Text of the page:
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"Cats," show #820

Whelp, I’ve seen it again. Cats, the musical adaptation of T.S. Eliot’s poems purred its way through Fresno for a two-night stand last week. As expected, I enjoyed the choreography and most of the tech, especially the costumes. As expected, I did not care for much of the musical. To me, it’s basically Cat Prom, and after the rousing opening number, “Jellicle Songs for Jellicle Cats,” it’s still Cat Prom, and we’re all just wallflowers who wait to see who gets crowned Prom Queen. To be fair, most of the Wednesday night crowd were very much enjoying the production, and I can’t knock that. Nostalgia plays a factor here, since Cats has served as many a patron’s first musical. There are some memorable songs, to be sure. And it’s (mostly) pure wholesome entertainment (but you can thank Eliot for that). However, and this was something I didn’t notice prior (having previously seen just one production of Cats), in order to be an entertaining jellicle cat, one must have the “it” factor, and not all who don the whiskers in this touring company have that.

Highlighted performances in this tour come from Devon McCleskey’s turn as Munkustrap, delivering wonderful vocals and narrative charisma in “Old Deuteronomy” and “The Awefull Battle of the Pekes and the Pollicles;” Tayler Harris delivering a stellar “Memory;” and especially the show stopping duet by Chelsea Nicole Mitchell and Lauren Louis in “Macavity, the Mystery Cat.” Mitchell and Louis are one of few exceptions where the song-and-dance talents are given full service to inciting legitimate excitement. Capping it off is the always-enjoyable “Magical Mister Mistoffelees,” danced divinely by Paul Giarratano. Tony Mowatt, appearing in the role of Asparagus, delivered an emotionally generous and alluring performance alongside Kayli Jamison’s Jellylorum. Mowatt found all the comedy and sweet-natured nostalgia of being the old theatre cat that we theatre nerds are attracted to like cat nip.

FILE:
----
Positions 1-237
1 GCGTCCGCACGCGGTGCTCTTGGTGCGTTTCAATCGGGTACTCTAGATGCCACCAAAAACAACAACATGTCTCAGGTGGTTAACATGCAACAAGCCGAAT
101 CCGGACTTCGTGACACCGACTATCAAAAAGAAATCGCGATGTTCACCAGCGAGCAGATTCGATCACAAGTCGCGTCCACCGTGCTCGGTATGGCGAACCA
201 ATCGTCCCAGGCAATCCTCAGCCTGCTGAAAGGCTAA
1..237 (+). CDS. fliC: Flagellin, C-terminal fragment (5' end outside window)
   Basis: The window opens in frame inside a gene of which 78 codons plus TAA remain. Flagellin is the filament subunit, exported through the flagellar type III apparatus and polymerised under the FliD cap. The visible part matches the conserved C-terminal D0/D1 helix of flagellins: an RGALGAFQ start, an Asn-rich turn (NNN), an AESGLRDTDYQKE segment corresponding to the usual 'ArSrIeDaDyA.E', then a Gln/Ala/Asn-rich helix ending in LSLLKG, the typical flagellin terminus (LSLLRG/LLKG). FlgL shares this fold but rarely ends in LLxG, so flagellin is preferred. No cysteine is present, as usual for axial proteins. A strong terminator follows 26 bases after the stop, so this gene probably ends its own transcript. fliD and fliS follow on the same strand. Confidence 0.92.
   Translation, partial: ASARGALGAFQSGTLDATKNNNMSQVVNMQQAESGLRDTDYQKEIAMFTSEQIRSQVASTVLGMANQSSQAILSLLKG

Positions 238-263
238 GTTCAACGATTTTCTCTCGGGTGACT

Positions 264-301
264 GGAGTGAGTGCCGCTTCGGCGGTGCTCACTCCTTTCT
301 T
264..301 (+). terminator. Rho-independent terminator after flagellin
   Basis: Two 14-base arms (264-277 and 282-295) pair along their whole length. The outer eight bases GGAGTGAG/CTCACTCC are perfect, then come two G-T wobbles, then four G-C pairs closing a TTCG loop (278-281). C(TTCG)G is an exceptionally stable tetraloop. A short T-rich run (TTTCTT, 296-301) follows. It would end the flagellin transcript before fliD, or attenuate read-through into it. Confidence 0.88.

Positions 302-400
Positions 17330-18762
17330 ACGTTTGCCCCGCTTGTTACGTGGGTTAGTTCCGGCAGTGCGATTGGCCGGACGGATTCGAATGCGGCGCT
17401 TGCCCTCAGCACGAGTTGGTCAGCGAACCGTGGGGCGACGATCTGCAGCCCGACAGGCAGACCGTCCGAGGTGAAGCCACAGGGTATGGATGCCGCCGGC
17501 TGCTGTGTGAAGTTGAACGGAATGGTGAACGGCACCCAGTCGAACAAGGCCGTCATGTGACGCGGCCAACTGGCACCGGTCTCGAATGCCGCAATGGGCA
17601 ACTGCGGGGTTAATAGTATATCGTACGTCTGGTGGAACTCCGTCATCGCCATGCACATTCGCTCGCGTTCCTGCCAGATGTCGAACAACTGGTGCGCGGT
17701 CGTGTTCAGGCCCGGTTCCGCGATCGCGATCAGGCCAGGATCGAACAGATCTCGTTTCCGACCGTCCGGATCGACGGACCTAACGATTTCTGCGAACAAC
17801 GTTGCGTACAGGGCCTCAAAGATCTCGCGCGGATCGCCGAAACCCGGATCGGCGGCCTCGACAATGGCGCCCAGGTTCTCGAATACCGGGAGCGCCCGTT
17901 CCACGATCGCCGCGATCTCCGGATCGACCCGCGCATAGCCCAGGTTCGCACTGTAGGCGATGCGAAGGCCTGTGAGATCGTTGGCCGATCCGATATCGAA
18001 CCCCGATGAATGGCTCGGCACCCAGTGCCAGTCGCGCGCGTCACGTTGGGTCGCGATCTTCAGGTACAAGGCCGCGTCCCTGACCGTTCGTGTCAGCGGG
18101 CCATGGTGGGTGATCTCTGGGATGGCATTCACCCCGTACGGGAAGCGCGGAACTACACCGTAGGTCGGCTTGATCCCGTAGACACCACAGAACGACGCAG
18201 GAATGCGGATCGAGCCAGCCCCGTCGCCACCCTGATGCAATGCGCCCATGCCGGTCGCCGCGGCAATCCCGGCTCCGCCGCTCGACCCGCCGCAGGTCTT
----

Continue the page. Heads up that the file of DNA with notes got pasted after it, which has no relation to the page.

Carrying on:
However, not enough charismatic, engaging jellicle cats were present for this production to truly change the mind of many skeptics. This is, still, Broadway’s fourth-longest running show, and I scratch my head as to why. The imbalance between exposition-attempting Act One and memorable hit-after-hit in Act Two is truly glaring in this tour. It’s almost exhausting getting through Act One just to get to the much-better-scored Act Two and the story’s eventual wrap-up (spoiler: Grizabella wins Prom Queen!). The aforementioned lack of “it” factor became apparent when understudy Jose Raul Mangual took his turn as Rum Tum Tugger. Yes, Mangual looked great in the outfit, sang the notes accurately, and did the dance turns justice, but without that “it” factor present, especially with such an inherently written charismatic role, the two best male-led songs are given short shrift vocally, and the energy gets drained through the auditory and visual lack of gravitas. However, everything shouldn’t reside on Rum Tum Tugger’s shoulders, with such a supporting cast that is, whether by material or by direction, lackluster.

The attempt at having the numerous dance numbers sort of tell a story is growing wearisome in this day of the post-Golden Age era of musicals. It’s not that Cats doesn’t have merit, to those who love it. But as a piece of theatre, perhaps it’s time to pick through the other musicals in the Lloyd Webber catalog and let this tour live out its ninth life, letting these dancers chassé and pirouette into another dance-heavy show with memorable tunes; believe me, there are plenty of them out there.

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